Tracking Ebola difficult in countries where war has stunted healthcare development

By Gareth Macdonald contact

- Last updated on GMT

Ebola screening at Conakry Airport. The WHO has recommended exit screening at airports and land-border crossings in countries affected by Ebola
Ebola screening at Conakry Airport. The WHO has recommended exit screening at airports and land-border crossings in countries affected by Ebola

Related tags: Africa

Aid agencies in countries hardest hit by Ebola rely on manual, paper-based data collection according to one expert who says CDISC templates and mobile data capture would help.

The Ebola outbreak raging in Liberia and Sierra Leone since March started months earlier in neighbouring Guinea according to analysis by the World Health Organisation (WHO)​, which shows that the first person infected by the circulating viral strain died on December 28.

The three-month delay between the first case and the outbreak being declared illustrates the scale and complexity of tracking Ebola's spread in countries where decades of conflict mean healthcare systems are outdated and inefficient.

Marion Lyver, president of consulting firm Healthy Futures and member of the International Standards Organisations’ (ISO) healthcare informatics group, told Guinea’s main hospitals in the capital Conakry are poorly equipped and reliant on manual data collection methods.

It would be difficult to track and manage Ebola cases in this type of environment. Given the economic status of the other two West African countries, I would assume they are worse off or about the same as Guinea​.”

She explained that: “The WHO has to rely on the data it is sent. If data is collected via paper, then it somehow has to be aggregated into the reports that the WHO needs​” adding that “the accuracy, completeness and reliability of such data would be a concern​.”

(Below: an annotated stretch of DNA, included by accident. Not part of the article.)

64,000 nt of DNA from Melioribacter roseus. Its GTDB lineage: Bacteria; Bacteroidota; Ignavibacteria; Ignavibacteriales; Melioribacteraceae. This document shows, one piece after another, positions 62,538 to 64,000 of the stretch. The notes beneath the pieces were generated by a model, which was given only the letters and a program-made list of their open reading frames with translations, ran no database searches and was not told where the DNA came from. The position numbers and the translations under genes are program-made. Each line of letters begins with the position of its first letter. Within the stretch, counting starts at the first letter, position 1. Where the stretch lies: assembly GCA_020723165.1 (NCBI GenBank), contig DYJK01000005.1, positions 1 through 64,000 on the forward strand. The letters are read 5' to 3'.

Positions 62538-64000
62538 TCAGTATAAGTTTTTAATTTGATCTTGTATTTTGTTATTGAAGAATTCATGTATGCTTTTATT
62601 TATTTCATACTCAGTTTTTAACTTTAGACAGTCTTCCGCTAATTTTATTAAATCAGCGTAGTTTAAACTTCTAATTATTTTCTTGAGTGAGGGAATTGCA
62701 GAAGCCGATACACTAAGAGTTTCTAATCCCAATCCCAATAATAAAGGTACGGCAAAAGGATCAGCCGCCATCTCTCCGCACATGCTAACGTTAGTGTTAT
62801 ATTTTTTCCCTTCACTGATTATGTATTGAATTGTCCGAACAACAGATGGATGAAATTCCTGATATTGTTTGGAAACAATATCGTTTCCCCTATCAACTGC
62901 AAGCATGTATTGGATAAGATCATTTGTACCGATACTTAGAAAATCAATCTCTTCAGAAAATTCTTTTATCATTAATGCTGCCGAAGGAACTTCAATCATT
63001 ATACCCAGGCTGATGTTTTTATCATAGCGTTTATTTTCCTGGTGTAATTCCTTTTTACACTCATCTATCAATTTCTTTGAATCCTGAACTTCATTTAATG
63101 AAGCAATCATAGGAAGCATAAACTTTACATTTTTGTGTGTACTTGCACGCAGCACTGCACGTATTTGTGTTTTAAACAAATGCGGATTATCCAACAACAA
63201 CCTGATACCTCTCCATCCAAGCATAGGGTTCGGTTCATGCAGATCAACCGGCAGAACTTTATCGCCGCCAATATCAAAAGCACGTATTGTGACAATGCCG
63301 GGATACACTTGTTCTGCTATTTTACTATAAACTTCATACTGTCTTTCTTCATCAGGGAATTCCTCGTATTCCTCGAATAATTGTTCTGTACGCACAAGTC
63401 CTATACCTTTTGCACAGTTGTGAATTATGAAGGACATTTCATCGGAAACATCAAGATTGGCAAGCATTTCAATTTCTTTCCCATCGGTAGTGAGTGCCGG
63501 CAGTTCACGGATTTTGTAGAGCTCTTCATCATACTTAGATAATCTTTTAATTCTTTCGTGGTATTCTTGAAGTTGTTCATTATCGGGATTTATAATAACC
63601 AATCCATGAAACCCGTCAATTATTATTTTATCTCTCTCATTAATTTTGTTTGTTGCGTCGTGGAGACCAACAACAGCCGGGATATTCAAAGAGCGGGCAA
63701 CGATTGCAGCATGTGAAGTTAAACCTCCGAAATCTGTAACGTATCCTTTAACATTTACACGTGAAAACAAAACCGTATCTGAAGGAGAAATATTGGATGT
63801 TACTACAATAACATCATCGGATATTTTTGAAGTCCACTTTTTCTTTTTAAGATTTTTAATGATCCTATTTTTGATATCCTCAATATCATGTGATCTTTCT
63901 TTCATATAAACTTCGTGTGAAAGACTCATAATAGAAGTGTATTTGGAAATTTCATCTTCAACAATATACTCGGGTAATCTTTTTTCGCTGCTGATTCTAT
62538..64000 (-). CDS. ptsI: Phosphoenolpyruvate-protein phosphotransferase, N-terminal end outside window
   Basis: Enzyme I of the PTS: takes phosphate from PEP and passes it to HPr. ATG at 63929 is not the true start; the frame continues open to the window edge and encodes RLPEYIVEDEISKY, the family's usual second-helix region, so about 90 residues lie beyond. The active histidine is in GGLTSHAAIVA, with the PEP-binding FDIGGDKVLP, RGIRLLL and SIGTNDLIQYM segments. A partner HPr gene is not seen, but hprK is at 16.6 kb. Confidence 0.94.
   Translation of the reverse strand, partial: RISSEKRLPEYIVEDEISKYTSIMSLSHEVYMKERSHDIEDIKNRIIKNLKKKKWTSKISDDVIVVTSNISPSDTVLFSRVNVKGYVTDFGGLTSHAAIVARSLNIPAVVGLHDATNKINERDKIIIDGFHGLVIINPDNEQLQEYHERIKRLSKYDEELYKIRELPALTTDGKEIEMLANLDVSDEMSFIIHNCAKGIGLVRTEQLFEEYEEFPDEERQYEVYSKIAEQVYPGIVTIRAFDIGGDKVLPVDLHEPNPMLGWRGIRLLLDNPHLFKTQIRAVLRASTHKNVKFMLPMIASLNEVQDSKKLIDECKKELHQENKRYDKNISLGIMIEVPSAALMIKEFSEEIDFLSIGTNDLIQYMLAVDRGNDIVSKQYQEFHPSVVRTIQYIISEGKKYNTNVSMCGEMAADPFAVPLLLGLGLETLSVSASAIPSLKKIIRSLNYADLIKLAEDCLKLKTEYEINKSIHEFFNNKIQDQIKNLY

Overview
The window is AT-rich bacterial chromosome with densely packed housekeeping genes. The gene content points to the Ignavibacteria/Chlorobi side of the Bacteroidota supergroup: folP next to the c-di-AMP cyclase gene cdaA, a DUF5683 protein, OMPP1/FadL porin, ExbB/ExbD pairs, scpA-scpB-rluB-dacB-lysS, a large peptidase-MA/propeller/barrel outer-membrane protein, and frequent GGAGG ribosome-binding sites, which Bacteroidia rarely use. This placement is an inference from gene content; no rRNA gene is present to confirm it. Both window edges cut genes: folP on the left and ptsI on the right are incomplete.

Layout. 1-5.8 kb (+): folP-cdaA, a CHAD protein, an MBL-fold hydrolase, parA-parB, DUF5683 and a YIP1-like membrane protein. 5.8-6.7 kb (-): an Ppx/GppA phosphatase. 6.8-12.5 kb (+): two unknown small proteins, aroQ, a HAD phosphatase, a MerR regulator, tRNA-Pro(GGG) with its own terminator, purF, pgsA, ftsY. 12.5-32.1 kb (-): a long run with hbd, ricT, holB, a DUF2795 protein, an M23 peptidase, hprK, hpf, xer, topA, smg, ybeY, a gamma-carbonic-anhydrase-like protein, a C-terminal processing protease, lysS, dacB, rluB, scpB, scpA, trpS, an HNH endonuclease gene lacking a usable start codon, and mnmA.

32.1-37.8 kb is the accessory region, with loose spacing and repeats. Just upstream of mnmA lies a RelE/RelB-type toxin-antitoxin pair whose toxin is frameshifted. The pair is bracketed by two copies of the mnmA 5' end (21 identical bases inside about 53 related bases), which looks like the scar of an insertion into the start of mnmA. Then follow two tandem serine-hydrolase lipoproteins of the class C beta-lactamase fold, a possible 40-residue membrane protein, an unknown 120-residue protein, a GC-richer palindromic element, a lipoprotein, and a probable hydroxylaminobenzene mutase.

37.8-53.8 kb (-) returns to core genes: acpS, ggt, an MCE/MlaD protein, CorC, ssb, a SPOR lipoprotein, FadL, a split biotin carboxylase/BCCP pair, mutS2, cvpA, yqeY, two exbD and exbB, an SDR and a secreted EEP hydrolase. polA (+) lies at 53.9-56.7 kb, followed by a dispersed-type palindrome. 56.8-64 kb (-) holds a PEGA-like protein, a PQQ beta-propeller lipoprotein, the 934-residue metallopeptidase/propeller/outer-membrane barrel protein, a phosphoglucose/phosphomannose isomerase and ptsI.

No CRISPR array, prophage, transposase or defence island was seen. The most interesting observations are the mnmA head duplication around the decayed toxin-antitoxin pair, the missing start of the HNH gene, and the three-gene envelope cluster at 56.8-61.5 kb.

In Guinea, the privately-owned Ambrose Pare Clinic may report Ebola cases electronically according to Lyver.

Electronic solutions

Work to combat Ebola has intensified with – in addition to ongoing efforts by aid agencies, regulators​ and charities​ – the drug industry moving candidate vaccines into trials in the wake of criticism over its perceived lack of interest in developing anti-infectives​.

Specifics of how the firms planning Ebola trials in Africa – like GSK​ and NewLink​ – will collect data have not been disclosed, but industry-led standardization efforts are likely to play a part according to Lyver

I think CDISC is doing a lot of good work around creating templates for data collection on infectious and communicable diseases targeted to clinical research​.”

Technology also has a role in data collection according to Lyver, who said “In Africa, mobile device data capture is the way to go at least in early stages and perhaps ongoing - solar-powered cell phones or other mobile devices can be used to send SMS messages or emails, or direct messaging to a central data store​.”

Marion Lyver is President, Healthy Futures Inc. an independent eHealth and Healthcare consulting company, Associate Clinical Professor, Faculty of Medicine, Department of Family Medicine, McMaster University, Hamilton, ON and MD, FRCP(C), Diplomate of ABEM and CPHIMS-CA. 

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